It symbolizes national independence and popular sovereignty. It is not the Flag of a reigning family or royal house, but of 205 million free people welded into a Nation, one and inseparable, united not only by community of interest, but by vital unity of sentiment and purpose; a Nation distinguished for the clear individual conception of its citizens alike of their duties and their privileges, their obligations and their rights.

It incarnates for all mankind the spirit of Liberty and the glorious ideal of human Freedom; not the freedom of unrestraint or the liberty of license, but an unique ideal of equal opportunity for life, liberty and the pursuit of happiness, safeguarded by the stern and lofty principles of duty, of righteousness and of justice, and attainable by obedience to self-imposed laws.

Floating from lofty pinnacle of American Idealism, it is a beacon of enduring hope, like the famous Bartholdi Statue of Liberty enlightening the World to the oppressed of all lands. It floats over a wondrous assemblage of people from every racial stock of the earth whose united hearts constitute an indivisible and invincible force for the defense and succor of the downtrodden.

It embodies the essence of patriotism. Its spirit is the spirit of the American nation. Its history is the history of the American people. Emblazoned upon its folds in letters of living light are the names and fame of our heroic dead, the Fathers of the Republic who devoted upon its altars their lives, their fortunes and their sacred honor. Twice told tales of National honor and glory cluster thickly about it. Ever victorious, it has emerged triumphant from eight great National conflicts. It flew at Saratog, at Yorktown, at Palo Alto, at Gettysburg, at Minala bay, at Chateau-Thierry, at Iwo Jima. It bears witness to the immense expansion of our national boundaries, the development of our natural resources, and the splendid structure of our civilization. It prophesies the triumph of popular government, of civic and religious liberty and of national righteousness throughout the world.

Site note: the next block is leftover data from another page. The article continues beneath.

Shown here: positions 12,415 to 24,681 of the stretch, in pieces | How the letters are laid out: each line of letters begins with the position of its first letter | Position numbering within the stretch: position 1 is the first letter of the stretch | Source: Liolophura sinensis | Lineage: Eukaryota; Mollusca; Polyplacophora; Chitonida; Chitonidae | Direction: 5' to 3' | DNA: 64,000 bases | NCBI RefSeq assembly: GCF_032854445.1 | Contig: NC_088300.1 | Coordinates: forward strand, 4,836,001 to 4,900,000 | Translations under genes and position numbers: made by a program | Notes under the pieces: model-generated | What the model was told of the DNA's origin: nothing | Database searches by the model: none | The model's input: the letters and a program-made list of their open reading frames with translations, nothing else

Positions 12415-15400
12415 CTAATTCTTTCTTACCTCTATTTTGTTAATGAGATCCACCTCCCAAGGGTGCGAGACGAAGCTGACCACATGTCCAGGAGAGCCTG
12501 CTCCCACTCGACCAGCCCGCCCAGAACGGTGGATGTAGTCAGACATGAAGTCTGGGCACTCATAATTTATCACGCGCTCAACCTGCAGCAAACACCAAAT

The flag first rose over thirteen states along the Atlantic seaboard, with a population of some three million people. Today it flies over fifty states, extending across the continent, and over great islands of the two oceans; and two hundred and five million owe it allegiance. It has been brought to this proud position by love and sacrifice. Citizens have advanced it and heroes have died for it. It is the sign made visible of the strong spirit that has brought liberty and prosperity to the people of America. It is the flag of all us alike. Let us accord it honor and loyalty.

Veterans Flag Depot – http://www.veteransflagdepot.com/nylon.html

http://www.flickr.com/photos/sholden/3557554275/ / CC BY-SA 2.0